Cook hands England total control

ANY residual notion that this Test series presented a contest between equals was finally dismantled yesterday. Sometime today, or perhaps a little later, if a combination of rain, riots or miracles such as resistance from their opponents are involved, England will confirm their status as the world’s top team.



Only in the official ICC table, which tends to be slower moving than the Indian cricket team, has this ranking been denied them until now. They were utterly dominant on the second day of the third Test, more imposing than in the two preceding matches, which is saying something since they won those by 196 and 319 runs respectively.

Alastair Cook scored his 19th Test hundred, giving nary a chance and growing in command as the day went on. India had dismissed him four times for a total of 20 runs in four innings before arriving at Edgbaston and might have begun to wonder what all the fuss was about. Now they know.

Despite the brief hiatus, Cook has made seven hundreds in his last 18 Test innings. He was 182 not out at the close, having batted for almost eight hours and hit 26 fours, England’s fourth centurion of the series. England, who scored 372 runs in the day’s 90 overs, were 232 runs ahead with seven wickets in hand, possibly giving their captain Andrew Strauss a sleepless night about when he might declare. Not for a while yet.

Although counting leads in Test matches - 301, 302, 303, - is much more conducive to sleep than counting sheep, another pesky statistic might have intruded on Strauss’s calculations. He was out 13 runs short of a deserved hundred and has now passed three figures only once in 38 innings (compare and contrast with Cook) but it matters not when his team are playing like this.

There will be some legitimate debate about the quality of India’s play in this series. At all times, it has been much below what might have been reasonably expected from the team which is still, for a few more hours at least in ICC Towers, the No 1-ranked Test team.

Whatever the reasons - too much cricket in too short a time, too much time on the road, an ageing team, or, everybody’s favourite, the Indian Premier League - they have been well short of the necessary. Almost as disconcerting is the suspicion that it has not exactly hurt them to the depth of their collective soul.

It is possible that this is a gross misrepresentation of the truth and that they will need counselling sessions when this tour is done to try to come to terms with their fall from grace. The manner in which they have gone about their business and the lethargic nature of much of their work yesterday continued to belie the fact that they came here as champions.

None of which should remotely belittle England’s planning. In the past nine months, they have had two major Test series - Australia away where they won 3-1, and India at home in which they can now confidently be expected to win 4-0. They recognised the significance of both early and have plotted accordingly. Is and Ts may have protested loudly at being dotted and crossed so fervently.

The morning session exemplified the team that England have become. They were obviously in control having bowled out India for 224 and being 84-0 overnight. Still, consolidation was required. India have not lost their self-respect and under cloudy skies they mounted an early offensive.

Strauss and Cook were regularly beaten outside off stump, especially by Praveen Kumar from the New Pavilion End, who wobbled the ball through the air like rippling jelly. If the tourists were unfortunate not to find the edge in this period, England’s opening pair were also fully prepared to play the waiting game. The day’s first boundary did not arrive until its 15th over.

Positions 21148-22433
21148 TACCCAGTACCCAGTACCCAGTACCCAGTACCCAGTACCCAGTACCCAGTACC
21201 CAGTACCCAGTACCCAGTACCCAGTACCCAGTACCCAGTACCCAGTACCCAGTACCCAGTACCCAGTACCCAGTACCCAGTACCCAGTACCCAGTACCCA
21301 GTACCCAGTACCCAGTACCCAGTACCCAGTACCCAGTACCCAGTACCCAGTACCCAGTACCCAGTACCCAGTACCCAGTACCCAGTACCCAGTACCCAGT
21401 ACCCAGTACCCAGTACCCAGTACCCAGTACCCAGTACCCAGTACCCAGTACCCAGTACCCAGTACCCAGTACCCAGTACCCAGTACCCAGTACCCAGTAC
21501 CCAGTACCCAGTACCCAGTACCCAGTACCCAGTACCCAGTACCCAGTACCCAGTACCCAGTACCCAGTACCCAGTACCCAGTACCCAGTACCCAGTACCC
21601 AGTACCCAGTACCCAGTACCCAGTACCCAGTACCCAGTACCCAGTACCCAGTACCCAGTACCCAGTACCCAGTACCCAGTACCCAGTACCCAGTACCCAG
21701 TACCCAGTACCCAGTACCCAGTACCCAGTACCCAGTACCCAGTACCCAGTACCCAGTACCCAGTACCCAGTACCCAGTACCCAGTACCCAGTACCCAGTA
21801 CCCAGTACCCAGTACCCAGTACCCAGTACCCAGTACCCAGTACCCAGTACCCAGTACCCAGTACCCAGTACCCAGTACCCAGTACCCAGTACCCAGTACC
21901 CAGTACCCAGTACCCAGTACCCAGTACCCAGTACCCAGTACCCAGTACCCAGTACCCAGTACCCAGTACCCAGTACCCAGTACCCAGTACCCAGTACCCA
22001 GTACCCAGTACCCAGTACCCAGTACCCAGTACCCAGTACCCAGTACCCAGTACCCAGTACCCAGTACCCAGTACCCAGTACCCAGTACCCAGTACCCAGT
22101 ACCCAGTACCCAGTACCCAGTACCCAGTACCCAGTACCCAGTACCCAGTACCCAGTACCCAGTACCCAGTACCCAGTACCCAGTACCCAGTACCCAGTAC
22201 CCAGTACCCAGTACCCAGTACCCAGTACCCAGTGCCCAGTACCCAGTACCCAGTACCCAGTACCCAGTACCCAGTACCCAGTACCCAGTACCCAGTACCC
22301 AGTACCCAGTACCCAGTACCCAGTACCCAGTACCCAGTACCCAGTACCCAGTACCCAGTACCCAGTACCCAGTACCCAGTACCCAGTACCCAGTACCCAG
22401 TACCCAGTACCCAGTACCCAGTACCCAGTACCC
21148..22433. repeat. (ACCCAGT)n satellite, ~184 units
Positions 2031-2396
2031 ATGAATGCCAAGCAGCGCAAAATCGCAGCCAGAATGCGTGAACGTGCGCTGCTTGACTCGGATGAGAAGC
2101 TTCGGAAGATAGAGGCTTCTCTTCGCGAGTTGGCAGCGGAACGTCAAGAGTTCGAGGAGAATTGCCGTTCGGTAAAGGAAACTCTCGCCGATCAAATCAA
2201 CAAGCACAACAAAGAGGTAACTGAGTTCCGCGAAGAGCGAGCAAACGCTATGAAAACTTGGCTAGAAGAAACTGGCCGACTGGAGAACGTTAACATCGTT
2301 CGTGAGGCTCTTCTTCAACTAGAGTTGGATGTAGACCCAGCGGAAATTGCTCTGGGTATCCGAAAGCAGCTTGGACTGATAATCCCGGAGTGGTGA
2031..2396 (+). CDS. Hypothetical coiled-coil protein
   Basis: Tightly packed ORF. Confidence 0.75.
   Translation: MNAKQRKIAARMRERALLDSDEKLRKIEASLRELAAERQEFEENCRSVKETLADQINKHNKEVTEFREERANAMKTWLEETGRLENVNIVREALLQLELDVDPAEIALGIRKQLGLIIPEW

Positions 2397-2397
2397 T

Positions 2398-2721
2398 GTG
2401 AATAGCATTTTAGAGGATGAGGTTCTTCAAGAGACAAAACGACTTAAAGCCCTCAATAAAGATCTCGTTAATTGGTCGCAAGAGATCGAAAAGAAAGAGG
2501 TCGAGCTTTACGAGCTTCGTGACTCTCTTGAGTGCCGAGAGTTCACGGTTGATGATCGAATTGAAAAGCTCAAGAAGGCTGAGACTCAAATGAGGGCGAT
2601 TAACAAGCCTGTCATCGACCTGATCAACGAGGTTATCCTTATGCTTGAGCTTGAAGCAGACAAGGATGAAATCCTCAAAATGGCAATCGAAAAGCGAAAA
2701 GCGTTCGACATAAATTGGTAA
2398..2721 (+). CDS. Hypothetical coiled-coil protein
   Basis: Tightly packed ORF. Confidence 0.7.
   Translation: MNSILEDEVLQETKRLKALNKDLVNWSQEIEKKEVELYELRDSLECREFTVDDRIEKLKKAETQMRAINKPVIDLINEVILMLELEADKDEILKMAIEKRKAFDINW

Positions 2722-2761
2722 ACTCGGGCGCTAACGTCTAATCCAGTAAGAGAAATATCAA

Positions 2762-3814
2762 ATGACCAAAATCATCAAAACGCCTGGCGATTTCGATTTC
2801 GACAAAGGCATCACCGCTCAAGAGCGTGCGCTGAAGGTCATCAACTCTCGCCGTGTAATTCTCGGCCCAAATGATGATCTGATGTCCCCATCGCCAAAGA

They knew that if they could tread their way through this territory they might soon be strolling in sunlit uplands. Thus, they left ball after ball outside the off stump with the result there was only one momentary scare.

Strauss shouldered arms to a ball from Kumar, expecting it to swing away as had all its predecessors, instead of which it curved in and narrowly missed off stump. Kumar’s seven-over spell contained five maidens, yielded only two singles but still begged the question why he did not try more often the one that goes in to the left-hander.

Gradually, Cook and Strauss upped the ante. On the stroke of lunch Cook reached 50 with his seventh four, a clip off his legs which has been seen before from time to time. Strauss’s hundred was looming easily into view when he swept at the leg spin of Amit Mishra and was bowled off his pads. Nobody looked more surprised than India.

Replays subsequently showed that Mishra had overstepped the popping crease. Since he had already bowled four no balls, perhaps it should have been spotted. But perhaps Strauss is not destined yet to score another Test hundred.

Ian Bell came in and immediately played an array of lovely strokes, intent on leaving an indelible mark on his home ground in memory of his mentor, Neal Abberley, who died earlier this week. Maybe he was too anxious to succeed. He was reprieved at first slip by Rahul Dravid on 30 and was eventually stopped in mid-gallop by a peach of a ball from Kumar which left him a touch off the seam and uprooted off stump.

In came Kevin Pietersen to continue the slaughter with Cook. Pietersen is clearly enjoying his game again and bristled yesterday in the old way. He got out in the old way, too, playing across his front pad to Kumar and was lbw.

But this was not the sign for revival. The sun came out in the evening and England were remorseless. Eoin Morgan clipped his first ball for four, was badly dropped on 17 at point and on 43 at slip, and the way in which India reacted suggested they almost expected it. The world’s No 1 team are in Birmingham this week. They are not India.

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